We are in the midst of wedding season. And my husband and I have been to four weddings within five weeks. Four blushing brides in four beautiful gowns, four proud grooms ogling their newly minted wife, four first kisses, first dances, cake cuttings, and drunken attendants. Despite the wedding formula though - the agenda that every pair of newlyweds has to check off before Donna Summer belts out 'Last Dance’ - remarkably, each wedding was quite different.
There were different venues, appetizers and signature cocktails; different crowds and different dance floor cultures; different layers of cake and different midnight snacks; and a springtime array of different, carefully selected dresses.
Every wedding attendee knows, around the time that the groom kisses his bride, and Mr. and Mrs. is-that-really-her-new-name walk up the aisle, you are released from a state of captive bridal attention, and informally granted permission to start scoping out the crowd. Who’s who, who’s gained weight, who’s wearing what, and please God no, who’s wearing the same dress as me. (Bitch.)
I knew that at some point all eyes would pass over me during these four weddings, so figuring out what to wear was a challenge.
Well, the first wedding was easy. As a bridesmaid, the work was done for me. I wore a long navy Amsale dress. Classic. The next three were more difficult. I picked a knee length ultramarine Trina Turk dress for the second wedding, a crimson Sue Wong for the third, and a jet-black, form fitting, Yoana Baraschi to the fourth. I’ve sported ruffles, asymmetry and cleavage. I was squeezed in and given ample room to breath. But despite having rationalized what did and didn’t work, I still feel like I could have done better – that I wasn’t completely pleased when the pictures popped up on Facebook the next day.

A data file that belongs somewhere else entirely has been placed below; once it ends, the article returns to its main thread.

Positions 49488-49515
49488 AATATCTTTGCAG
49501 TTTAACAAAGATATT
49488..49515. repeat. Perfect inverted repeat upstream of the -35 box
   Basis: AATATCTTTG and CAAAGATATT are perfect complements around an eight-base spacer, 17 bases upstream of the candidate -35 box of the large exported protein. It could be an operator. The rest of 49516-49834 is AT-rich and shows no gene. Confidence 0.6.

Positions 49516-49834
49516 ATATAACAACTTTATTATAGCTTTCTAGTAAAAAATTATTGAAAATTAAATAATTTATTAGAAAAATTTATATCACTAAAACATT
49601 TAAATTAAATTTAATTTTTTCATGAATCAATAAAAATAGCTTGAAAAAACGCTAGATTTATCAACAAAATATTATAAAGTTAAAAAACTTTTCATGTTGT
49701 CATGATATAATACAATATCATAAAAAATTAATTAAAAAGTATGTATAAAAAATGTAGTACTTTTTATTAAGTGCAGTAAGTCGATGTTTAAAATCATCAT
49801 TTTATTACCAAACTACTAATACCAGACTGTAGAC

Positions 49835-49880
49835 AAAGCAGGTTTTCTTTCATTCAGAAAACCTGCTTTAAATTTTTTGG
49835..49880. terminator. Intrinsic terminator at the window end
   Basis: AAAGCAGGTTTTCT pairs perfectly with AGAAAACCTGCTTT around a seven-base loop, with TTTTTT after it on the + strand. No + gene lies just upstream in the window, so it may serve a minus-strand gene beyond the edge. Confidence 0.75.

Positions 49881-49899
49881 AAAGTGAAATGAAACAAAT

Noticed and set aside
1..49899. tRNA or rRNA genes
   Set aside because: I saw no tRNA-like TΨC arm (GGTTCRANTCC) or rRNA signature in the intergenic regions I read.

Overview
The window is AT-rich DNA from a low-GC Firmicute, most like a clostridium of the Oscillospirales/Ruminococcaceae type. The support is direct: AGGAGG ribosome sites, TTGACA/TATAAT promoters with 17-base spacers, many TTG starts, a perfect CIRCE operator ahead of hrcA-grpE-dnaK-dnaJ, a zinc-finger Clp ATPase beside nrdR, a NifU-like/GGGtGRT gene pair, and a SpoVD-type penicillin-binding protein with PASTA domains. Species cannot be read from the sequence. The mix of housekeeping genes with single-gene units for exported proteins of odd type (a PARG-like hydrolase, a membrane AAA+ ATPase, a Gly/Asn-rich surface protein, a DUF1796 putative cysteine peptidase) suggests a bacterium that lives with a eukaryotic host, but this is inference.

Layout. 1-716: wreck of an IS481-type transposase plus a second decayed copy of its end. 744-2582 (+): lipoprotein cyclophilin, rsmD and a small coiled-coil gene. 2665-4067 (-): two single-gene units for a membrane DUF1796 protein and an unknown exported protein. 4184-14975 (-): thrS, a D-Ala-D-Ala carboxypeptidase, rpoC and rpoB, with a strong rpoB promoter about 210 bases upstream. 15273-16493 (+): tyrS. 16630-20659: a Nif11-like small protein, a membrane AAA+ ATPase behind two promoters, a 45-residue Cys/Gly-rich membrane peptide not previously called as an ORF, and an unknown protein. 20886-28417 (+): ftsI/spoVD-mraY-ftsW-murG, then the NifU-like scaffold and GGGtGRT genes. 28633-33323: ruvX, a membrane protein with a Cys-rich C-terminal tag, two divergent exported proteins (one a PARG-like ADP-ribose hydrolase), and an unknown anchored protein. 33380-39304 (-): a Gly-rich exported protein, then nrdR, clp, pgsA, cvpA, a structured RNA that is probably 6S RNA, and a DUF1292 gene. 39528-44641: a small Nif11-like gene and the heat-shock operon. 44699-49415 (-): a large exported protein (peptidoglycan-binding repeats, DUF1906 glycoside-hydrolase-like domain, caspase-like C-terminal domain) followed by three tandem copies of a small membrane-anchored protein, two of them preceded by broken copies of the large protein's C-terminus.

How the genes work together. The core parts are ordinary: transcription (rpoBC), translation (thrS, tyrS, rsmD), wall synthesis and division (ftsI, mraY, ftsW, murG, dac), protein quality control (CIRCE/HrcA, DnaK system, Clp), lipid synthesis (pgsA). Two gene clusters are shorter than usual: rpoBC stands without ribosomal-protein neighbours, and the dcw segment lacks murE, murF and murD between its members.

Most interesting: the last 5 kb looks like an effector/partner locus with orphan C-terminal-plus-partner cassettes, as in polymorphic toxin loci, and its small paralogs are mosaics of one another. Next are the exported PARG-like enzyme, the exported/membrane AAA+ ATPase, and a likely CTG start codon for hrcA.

So in retrospect, I’ve put together some style tips for women on the wedding circuit.
- If you end up getting your period the night before the wedding, just resort to wearing a mumu. Basically, you won’t look good in any of your dresses.
- If you aren’t familiar with movement in your floor length dress, don’t drink and dance. You’ll end up on the ground, in the middle of a slow-moving dance floor, with all eyes of old folks on you.
- Unless you are really strapped in, strapless dresses honestly aren’t a good idea. You’ll be yanking it up like a pre-teen with no social grace all night.
- There is a cleavage cut-off point. A little bit is fine, but leave the red carpet cleavage for the celebs. Even though you’ve been working on your body, there’s only so much of it that people are comfortable looking at.
- Wear shoes that you can dance in – taking them off is so 1990.
- Most likely, your body has changed over the years. Which means even though your favorite dress from college might zip up, it doesn’t necessarily fit right.
- Ultimately it is about the bride. So when you catch yourself obsessing about you and your look for the night, have your date slap you back into focus. Suck up your dance floor downfall, constant dress maneuvering, cleavage mishap, and menstrual bloat, and do your part to make sure the bride is smiling all night long.